You deserve better, Terraforming Mars.
Terraforming Mars is an engine building game from Asmodee Digital, with the physical game published by Stronghold Games. The game features a mixture of mechanics from tile placement to card drafting, engine building, and set collection, among others. Players each take control over a corporation attempting to help make Mars habitable over the course of hundreds of years. Players must earn their own points along the way while also pushing towards the overall goal of meeting habitability requirements. Once all three of these requirements are met, the game ends and the player with the most points wins. This typically takes about 40 minutes, but that will vary by player count.
The game begins with each player selecting a corporation. There are a variety to choose from and they each have different abilities and starting conditions. Some will provide more or less currency, with corresponding benefits (or lack thereof) to balance things out, they also have their own special effect. There is a Beginner Corporation which keeps things simple by setting you up with a decent stack of currency and a full hand of cards.
Once corporations are chosen, play begins. Each turn allows players two actions. The primary actions include playing a card from their hand, choosing from one of a handful of constant Standard Project actions, or trading resources for some effect. Other actions include purchasing Milestones or Awards which will reward players with VP at the end of the game. Most actions come at a cost, each card has a cost associated with it while the Standard Projects all have fixed costs. Building a city, for example, costs 25 while calling in an asteroid costs 14. Players make take as many turns as they want/are able to in a generation. A generation ends once all players have decided to stop taking actions.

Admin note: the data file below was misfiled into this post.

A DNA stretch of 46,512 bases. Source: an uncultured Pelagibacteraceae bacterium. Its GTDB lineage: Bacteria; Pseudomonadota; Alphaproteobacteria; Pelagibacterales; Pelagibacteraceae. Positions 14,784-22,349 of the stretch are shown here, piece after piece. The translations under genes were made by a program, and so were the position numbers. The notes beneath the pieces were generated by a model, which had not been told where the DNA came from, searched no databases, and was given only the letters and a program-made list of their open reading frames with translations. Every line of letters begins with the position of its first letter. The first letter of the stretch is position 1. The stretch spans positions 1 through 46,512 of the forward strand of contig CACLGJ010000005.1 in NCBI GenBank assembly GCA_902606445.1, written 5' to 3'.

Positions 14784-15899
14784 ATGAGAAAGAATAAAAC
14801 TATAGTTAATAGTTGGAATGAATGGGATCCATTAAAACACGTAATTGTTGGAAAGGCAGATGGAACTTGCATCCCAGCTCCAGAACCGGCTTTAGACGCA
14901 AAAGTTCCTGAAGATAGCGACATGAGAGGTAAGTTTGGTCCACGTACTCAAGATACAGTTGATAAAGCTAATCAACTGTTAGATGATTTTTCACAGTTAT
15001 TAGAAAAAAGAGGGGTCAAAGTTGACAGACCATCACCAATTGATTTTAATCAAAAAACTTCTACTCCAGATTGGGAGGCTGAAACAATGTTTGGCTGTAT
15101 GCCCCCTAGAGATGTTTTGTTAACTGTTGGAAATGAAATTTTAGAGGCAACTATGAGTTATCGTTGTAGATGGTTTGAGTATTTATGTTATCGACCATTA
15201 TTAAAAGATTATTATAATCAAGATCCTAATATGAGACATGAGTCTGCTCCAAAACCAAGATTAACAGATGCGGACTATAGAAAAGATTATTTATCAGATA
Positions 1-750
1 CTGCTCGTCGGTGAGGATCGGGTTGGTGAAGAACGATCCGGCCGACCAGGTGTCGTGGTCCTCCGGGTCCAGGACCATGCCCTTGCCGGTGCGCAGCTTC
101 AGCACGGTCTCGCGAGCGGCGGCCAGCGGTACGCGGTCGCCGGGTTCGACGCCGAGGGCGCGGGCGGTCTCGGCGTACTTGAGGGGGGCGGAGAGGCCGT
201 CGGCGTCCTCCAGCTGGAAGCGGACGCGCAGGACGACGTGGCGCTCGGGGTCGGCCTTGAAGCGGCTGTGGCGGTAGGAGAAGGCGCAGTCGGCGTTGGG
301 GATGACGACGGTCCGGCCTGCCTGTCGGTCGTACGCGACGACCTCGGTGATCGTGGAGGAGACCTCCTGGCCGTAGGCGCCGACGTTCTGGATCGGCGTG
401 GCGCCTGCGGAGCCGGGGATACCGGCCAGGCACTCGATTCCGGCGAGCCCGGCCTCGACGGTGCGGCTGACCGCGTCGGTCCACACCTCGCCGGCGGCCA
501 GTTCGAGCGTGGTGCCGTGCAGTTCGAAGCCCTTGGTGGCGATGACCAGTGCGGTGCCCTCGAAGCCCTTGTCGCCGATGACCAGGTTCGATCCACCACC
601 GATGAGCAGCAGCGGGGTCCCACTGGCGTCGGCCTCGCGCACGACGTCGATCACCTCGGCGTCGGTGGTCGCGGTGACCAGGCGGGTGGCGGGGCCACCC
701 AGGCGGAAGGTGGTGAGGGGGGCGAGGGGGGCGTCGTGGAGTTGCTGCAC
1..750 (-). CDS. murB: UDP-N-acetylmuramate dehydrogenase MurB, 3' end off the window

The game pushes players in two directions. Each player must attempt to gain as many VP as possible, which is done in a variety of ways. At the same time, the players will be working towards terraforming the planet by increasing three global attributes: Oxygen level, temperature, and the number of oceans on the planet. The game continues until each of these three values hit their specified levels, at which point that generation ends and final scoring takes place. Raising these levels provides some benefit to the player doing so, but it also acts as a bit of a race element where a frontrunner might be able to push the game closer to ending than other players would prefer.
There are six resources in the game and each has a production rating which you can increase to produce more for you at the end of each generation. Each resource has its own use. One will allow you to trade them for a greenery tile, for example. Others are used to reduce the cost of playing certain cards, and so on.
That’s a rough overview. For how much there is going on, the basics of Terraforming Mars are surprisingly simple. You get two actions per turn, and there are only a few distinct types of actions you can take. You work towards building your engine so you can produce more currency and other resources so you can do more, better things as the game progresses. You also work towards the global terraforming goals which provide you VP and therefore increased currency production.
I’ve probably not made it clear enough thus far, so let me spell it out directly; Terraforming Mars is a card-driven game. During the research phase at the beginning of each generation you purchase cards into your hand and then must pay their cost to play them later. These cards will drive your production levels and other actions. The Standard Projects are the other primary way to take actions, but those take a backseat to the cards you are able to play. At the end of the game you will find yourself having played an outrageous number of cards which lead to your success or failure in becoming the most powerful corporation on Mars.